Nothing is quite so scary as that which is undefined. I learned that as an Evangelical child. There’s a verse in the gospel of Mark—I’ll use Mark because it’s the earliest, by consensus—that reads, “Verily I say unto you, All sins shall be forgiven unto the sons of men, and blasphemies wherewith soever they shall blaspheme: But he that shall blaspheme against the Holy Ghost hath never forgiveness, but is in danger of eternal damnation.” Now, that was heavy stuff for a kid. There was an unforgivable sin. Naturally, the mind goes to what exactly blasphemy against the Holy Ghost might be. I hadn’t learned much about context by the point, but Mark places this statement right after the good people of Capernaum accuse Jesus of casting out a demon by the power of Satan. In context the unforgivable sin in stating that what comes from God is of the Devil. By extension, vice versa. Keep that in mind.
A few chapters later Jesus is describing sin again. This time he lists: “evil thoughts, adulteries, fornications, murders, thefts, covetousness, wickedness, deceit, lasciviousness, an evil eye, blasphemy, pride, foolishness.” If you read the news these characteristics sound very much like the repeated and continued behavior of 45. Jesus himself cites this as evil—and here’s where it’s important to remember the unforgivable sin—to claim that such things come from God is blasphemy against the Holy Ghost. Yet Evangelicals are doing precisely that. Every time they exonerate Trump and his ground in behavior that for any other human being would be condemned as “sinful,” they are committing the unforgivable sin. And they’re not even scared.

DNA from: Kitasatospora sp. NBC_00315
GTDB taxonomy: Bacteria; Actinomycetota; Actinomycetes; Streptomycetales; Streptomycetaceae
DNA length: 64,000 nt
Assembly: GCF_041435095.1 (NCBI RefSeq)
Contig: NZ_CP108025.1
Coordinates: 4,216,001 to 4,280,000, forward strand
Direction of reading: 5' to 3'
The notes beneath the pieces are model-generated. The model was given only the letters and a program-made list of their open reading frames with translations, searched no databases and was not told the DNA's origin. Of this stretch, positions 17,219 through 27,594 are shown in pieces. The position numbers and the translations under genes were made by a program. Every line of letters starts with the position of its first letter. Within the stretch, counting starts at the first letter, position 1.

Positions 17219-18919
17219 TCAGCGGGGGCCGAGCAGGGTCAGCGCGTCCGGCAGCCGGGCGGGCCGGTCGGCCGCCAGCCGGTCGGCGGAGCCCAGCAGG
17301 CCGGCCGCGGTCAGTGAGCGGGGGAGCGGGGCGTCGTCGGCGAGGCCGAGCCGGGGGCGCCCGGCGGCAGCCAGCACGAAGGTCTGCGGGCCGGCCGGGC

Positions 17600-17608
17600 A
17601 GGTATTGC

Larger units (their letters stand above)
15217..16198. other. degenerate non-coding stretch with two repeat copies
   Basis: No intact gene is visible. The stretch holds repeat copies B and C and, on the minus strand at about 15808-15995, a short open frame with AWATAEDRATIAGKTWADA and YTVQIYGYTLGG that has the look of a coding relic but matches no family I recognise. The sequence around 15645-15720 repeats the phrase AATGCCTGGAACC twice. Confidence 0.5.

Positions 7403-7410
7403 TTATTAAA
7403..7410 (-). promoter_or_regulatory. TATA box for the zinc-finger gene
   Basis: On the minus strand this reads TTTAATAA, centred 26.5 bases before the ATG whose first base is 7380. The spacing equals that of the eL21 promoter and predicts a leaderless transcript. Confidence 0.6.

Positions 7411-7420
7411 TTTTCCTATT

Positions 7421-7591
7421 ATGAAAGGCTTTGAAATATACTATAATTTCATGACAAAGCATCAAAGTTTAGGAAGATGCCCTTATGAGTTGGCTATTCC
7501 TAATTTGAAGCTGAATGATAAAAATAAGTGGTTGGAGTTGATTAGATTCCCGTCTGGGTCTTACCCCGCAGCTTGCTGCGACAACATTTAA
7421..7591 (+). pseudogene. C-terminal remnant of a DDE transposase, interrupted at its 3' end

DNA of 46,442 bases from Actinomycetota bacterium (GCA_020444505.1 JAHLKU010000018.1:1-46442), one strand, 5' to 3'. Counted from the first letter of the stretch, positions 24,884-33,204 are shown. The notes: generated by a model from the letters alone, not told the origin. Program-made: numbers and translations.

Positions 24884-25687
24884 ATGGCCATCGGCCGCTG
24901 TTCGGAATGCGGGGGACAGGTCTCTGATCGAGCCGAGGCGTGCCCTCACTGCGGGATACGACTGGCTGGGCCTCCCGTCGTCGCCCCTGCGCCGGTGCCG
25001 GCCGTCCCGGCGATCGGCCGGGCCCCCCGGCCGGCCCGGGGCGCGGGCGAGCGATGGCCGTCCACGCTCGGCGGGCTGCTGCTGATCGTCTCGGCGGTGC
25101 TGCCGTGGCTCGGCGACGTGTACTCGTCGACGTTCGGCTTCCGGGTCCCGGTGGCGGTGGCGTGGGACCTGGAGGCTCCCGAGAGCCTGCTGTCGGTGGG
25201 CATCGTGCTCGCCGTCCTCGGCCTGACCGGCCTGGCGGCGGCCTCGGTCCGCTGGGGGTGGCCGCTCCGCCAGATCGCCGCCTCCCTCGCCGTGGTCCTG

When I was a child, Evangelicals took the Bible seriously. It was more important than anything—even railroading anti-abortion judges through to the Supreme Court. Little known fact: Evangelicals of the 1950s supported abortion. Since that time they’ve lost their faith. And their mind. Sucked into a political activism controlled by forces they don’t understand—if any man have ears to hear, let him hear—they committed the unforgivable sin that kept me awake countless nights with the fires of Hell roaring in my head. I set aside the gospel of Mark and scratched my head. How’d we come to this? A nation, one might say a house, divided against itself. The kind that Jesus, again speaking of Satan, declared could not stand. No wonder Evangelicals avoid the Bible these days. It is a very scary book.